So what I’m getting at here, is that in terms of you measuring skill as a single number for each minigame, you can really do whatever as long as your happy with the general results. In your case, you’re measuring up multiple different stats to contribute to the overall skill rating, so what stats do you think hold the most prominence?

For example, Fastest Time could be a fluke such as in your Lynnlo Bomb Run example. Obviously, average time should have some more sway in determining the skill rating than the fastest time.

Win/Lose percentage should be another big factor, as it really determines how effective a player is at that minigame. However, a high W/L tied with a low K/D might mean the player is a more passive player that waits for the others to take each other out, so they may not be as skillful as the W/L might suggest.

You should really just create an equation that you feel accurately captures the skill level of the player, putting a higher emphasis on the stats that you feel are more important. Here’s an example equation for a Bomb Run player’s skill (with little thought put into it):

skill = (100/(AverageTime - FastestTime)) * 5 + Wins / (Wins + Loses) * 100

The basic idea here is that I put a prominence on the W/L percentage, so I multiplied by a higher arbitrary number. I did 100/average - fastest because a skillful player should have a smaller difference in those two numbers. Why 100 over? Because it works.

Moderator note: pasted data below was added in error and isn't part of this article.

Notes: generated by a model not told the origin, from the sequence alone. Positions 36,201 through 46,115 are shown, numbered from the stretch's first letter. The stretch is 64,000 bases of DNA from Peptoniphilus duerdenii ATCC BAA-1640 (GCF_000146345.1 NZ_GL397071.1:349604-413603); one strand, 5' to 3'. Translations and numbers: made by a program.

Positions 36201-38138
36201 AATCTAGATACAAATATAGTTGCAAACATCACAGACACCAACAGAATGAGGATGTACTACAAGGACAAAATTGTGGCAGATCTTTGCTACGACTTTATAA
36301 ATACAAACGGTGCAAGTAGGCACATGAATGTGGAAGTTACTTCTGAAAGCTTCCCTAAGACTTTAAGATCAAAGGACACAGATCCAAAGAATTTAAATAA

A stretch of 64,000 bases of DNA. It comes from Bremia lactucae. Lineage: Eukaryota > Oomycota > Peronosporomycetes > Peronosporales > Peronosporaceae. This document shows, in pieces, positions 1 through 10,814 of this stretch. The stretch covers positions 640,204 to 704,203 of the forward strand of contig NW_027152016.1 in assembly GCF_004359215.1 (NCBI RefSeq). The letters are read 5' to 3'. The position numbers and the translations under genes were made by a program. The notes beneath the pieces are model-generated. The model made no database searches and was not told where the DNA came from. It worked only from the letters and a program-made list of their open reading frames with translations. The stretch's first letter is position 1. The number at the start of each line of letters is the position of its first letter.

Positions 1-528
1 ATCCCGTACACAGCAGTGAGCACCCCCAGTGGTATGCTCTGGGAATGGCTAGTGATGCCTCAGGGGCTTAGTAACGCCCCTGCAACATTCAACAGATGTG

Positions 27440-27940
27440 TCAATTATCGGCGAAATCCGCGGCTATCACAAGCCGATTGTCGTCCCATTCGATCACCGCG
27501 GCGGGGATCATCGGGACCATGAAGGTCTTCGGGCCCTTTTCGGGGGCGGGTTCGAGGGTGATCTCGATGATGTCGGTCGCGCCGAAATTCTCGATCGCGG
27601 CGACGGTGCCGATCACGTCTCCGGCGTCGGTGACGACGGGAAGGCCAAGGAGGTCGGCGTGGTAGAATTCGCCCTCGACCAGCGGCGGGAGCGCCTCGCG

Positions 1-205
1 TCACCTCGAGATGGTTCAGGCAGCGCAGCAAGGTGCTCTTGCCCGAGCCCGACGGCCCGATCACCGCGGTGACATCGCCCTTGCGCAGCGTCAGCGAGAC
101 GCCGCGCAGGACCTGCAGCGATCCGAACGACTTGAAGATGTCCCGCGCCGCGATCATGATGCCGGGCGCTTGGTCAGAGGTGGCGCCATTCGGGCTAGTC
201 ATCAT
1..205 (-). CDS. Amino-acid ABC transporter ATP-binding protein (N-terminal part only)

Based on this very rudimentary equation, Lynnlo would have a Bomb Run skill rating of 70.53 and Dev_Diablo would have a skill rating of 103.10. And looking at their stats, you might agree because their W/L is about the same, but Lynnlo has an incredibly high average time. You can do something like this, but with more fine tuning.

This is obviously a valid concern, because a single game does not dictate a person’s skill level. Statistics has a condition to make sure things like this doesn’t skew data. The Large Enough Sample Condition. It states that a sample size of at least 30 samples can be assumed to be normally distributed, and therefore is an accurate representation of the data.

Now, you may not want players to need to play the minigame 30 times to get their skill rating, you can some other outside manipulation of the values. I was thinking creating a confidence interval but unfortunately with my very limited statistics knowledge I don’t know how to do this without population data, which would be a nightmare to collect. You can do something where if the sample size is less than 30, multiply the result by n / 30 (as an example), which lower the skill based on how close the data is to “normal”.

Lets do this for three players on Sword Fight, based only on the W/L ratio for simplicity. Lynnlo (22 - 45), Dev_Diablo (20-0), and MayorGnarwhal (1 - 0).

  • Lynnlo has 67 games played, more than 30. We can keep his skill at 33.
  • Dev_Diablo has 20 games played, less than 30. We can get his skill rating with 100 * (20/30), giving him 66.7.
  • MayorGnarwhal has 1 game played, less than 30. We can get his skill rating with 100 * (1/30), giving him 3.3.

As you can see in Dev_Diablo’s case, this is quite cruel to him, as 20-0 is a very impressive record. You may want to replace (n/30) with a quadratic equation or something that tapers off in the higher numbers. This may also be too cruel for MayorGnarwhal, as 1-0 shouldn’t be comparable to a 1-30 record.

Much needed tl;dr:

Skill is a very hard thing to measure, and will require a lot of objectivity. The best you can do for a complex skill rating system is just make up equations that you feel accurately depict the player’s skill levels.

or just do a top wins leaderboard lol (which will 100% be mostly those who are constantly playing)